|Instructor Info:||Alan Hodder|
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In the fourth century BCE, Plato first anticipated the popular derogatory conception of myth by dismissing it as an imaginative fabrication--pseudos, "a lie." Throughout Western history, however, and particularly since the rise of Romanticism, thinkers from various disciplines have viewed the stories of antiquity in more constructive terms. What is "myth"? Deliberate falsehood or a veiled truth? Is it a term applicable to or recognizable in non-Western cultures also? What is the relationship between myth and history, myth and literature, myth and religion, myth and art, myth and ideology? These are some of the questions this course is designed to address.
The objectives of the seminar are threefold. We will begin by familiarizing ourselves with some of the earliest traditional formulations of the mythologies of ancient Greece, India, and northern Europe. Subsequently, beginning in the fifth week, we will examine a range of major theoretical approaches to the study of myth from the nineteenth century to the contemporary period. Since myth has been a subject of considerable interest for thinkers from a wide array of disciplines, we will examine the work of leading theorists in anthropology, sociology, history of religions, philosophy, psychology, and literary and cultural theory. Theorists to be considered will include Müller, Frazer, Durkheim, Malinowski, Lévi-Strauss, Freud, Jung, Campbell, Eliade, Frye, Doniger, and Barthes. Finally, through assigned readings, class and online discussions, papers, projects, and oral presentations, students will have the opportunity to develop in depth their own interests in the study of myth.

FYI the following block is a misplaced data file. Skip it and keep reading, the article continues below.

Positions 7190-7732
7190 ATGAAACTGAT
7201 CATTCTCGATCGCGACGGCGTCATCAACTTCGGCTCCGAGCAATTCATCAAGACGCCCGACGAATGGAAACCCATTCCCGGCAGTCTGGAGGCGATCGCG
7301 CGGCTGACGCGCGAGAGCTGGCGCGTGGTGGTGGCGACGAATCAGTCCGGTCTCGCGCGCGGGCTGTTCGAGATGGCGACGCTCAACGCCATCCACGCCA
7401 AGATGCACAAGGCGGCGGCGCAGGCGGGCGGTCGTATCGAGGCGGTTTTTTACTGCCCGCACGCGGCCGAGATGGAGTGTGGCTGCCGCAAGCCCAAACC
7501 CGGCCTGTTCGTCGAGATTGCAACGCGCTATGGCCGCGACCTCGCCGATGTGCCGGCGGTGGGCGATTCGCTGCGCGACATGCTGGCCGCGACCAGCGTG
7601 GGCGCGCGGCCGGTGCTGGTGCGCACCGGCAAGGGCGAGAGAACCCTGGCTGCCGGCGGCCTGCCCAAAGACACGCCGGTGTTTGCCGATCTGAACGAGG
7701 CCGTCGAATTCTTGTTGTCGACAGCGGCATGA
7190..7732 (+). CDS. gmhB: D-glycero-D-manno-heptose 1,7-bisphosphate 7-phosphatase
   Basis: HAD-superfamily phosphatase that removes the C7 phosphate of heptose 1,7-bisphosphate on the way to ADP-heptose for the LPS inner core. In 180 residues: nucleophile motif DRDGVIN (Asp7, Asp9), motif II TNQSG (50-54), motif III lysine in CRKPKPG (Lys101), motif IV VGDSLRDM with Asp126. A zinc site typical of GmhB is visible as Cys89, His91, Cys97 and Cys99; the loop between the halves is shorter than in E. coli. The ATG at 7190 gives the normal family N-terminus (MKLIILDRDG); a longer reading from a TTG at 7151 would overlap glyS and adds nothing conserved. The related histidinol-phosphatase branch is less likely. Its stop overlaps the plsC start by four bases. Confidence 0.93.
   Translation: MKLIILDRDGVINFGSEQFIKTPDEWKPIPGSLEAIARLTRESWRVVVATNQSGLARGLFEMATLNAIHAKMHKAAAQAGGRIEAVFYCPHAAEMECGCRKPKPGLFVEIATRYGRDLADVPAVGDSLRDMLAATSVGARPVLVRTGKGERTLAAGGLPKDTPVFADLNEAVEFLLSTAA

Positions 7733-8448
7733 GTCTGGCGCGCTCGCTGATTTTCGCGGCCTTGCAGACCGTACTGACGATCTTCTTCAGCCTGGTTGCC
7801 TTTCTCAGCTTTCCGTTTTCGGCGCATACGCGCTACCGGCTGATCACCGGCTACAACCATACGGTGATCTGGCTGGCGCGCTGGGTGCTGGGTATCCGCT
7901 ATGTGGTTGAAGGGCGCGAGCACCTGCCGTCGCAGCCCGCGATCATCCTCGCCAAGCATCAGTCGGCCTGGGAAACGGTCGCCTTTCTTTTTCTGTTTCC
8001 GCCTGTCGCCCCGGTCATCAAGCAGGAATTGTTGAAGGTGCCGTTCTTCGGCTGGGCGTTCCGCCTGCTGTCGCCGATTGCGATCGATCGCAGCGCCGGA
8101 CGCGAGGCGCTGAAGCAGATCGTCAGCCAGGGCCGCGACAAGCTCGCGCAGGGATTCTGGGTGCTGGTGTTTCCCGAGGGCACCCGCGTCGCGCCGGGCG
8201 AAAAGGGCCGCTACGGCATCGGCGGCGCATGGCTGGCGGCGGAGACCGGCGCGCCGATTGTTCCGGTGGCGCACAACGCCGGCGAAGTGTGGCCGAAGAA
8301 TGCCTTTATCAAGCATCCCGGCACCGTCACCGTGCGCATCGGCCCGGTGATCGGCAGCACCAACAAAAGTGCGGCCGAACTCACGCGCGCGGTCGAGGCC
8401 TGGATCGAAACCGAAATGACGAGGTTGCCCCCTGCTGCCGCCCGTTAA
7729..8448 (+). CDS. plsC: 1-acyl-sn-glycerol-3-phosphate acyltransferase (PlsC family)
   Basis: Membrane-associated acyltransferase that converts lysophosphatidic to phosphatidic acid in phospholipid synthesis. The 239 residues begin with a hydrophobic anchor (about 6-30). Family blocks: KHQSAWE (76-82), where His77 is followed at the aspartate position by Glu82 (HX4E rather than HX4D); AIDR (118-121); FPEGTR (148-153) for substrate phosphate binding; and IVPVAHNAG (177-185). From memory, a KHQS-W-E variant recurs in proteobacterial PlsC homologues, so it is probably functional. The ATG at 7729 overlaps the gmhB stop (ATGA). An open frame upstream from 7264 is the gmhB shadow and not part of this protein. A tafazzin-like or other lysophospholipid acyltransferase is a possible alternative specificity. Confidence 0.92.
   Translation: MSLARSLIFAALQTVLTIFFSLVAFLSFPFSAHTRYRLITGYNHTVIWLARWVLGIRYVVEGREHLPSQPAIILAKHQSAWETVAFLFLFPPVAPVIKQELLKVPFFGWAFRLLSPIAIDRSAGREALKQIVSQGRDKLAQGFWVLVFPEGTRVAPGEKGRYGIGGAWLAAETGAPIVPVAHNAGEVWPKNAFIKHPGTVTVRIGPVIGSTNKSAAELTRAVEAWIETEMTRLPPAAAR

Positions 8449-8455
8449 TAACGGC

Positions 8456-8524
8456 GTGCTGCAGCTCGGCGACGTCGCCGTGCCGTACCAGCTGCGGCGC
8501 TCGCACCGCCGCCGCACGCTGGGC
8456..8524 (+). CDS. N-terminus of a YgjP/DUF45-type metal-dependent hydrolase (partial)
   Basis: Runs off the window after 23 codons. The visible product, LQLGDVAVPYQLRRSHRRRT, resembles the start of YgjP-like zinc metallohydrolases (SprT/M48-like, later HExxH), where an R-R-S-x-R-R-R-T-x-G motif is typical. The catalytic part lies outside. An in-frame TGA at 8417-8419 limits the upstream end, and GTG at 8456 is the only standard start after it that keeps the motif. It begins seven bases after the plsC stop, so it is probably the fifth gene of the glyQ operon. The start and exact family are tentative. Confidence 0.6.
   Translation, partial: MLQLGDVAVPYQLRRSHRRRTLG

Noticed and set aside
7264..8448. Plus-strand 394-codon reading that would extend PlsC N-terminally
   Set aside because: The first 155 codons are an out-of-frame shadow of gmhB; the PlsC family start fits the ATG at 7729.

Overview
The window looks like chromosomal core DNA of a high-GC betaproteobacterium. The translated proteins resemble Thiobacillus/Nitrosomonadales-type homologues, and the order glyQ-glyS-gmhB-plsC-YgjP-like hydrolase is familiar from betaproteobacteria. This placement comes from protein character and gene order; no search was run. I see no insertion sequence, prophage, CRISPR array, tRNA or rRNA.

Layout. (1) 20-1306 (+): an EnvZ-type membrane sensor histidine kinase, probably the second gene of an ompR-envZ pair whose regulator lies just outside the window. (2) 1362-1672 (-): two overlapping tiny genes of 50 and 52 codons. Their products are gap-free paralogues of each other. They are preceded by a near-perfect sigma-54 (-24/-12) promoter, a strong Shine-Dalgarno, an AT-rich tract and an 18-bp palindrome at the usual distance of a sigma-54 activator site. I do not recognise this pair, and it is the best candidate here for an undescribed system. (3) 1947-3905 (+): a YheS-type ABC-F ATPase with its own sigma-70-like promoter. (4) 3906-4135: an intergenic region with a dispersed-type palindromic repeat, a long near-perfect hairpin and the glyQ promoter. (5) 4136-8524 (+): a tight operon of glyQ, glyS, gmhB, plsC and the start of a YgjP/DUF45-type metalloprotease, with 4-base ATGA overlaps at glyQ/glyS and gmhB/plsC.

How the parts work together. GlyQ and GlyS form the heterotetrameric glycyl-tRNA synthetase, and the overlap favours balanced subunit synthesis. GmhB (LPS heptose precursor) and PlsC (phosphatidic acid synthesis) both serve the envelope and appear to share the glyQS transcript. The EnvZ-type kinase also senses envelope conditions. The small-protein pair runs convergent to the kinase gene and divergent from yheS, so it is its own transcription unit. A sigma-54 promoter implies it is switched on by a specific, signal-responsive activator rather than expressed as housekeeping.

(1) Participation in seminar discussions and online discussion board
(2) Participation in two class presentations (see guidelines)
(3) Mid-term paper (4-5 pages) due in class February 28
(4) Research essay (8-10 pages) due on Mon., May 6, by 4 pm
Please Note: A student with more than four unexcused absences during the semester will not receive a final evaluation for the course.
Teaching Assistant: Sarah Jenkins will serve as the teaching assistant for this class. She may be contacted at <firstname.lastname@example.org>.
Required Reading: The following texts, listed in order of use, are available for purchase at Amherst Books, 8 Main Street, Downtown Amherst. All other texts are available on the course website and on reserve at the Hampshire College Library.
Alan Dundes, Sacred Narrative: Readings in the Theory of Myth (California)
Wendy Doniger O'Flaherty, Hindu Myths (Penguin)
Snorri Sturluson, The Prose Edda (Penguin)
Otto Rank, In Quest of the Hero (Princeton)
Carl G. Jung, Jung on Mythology (Princeton)
Claude Levi-Strauss, Myth and Meaning (Schocken)
Joseph Campbell, Hero With a Thousand Faces (Princeton)
Mircea Eliade, Myth and Reality (Harper)
Roland Barthes, Mythologies (Farrar, Strauss, Giroux)
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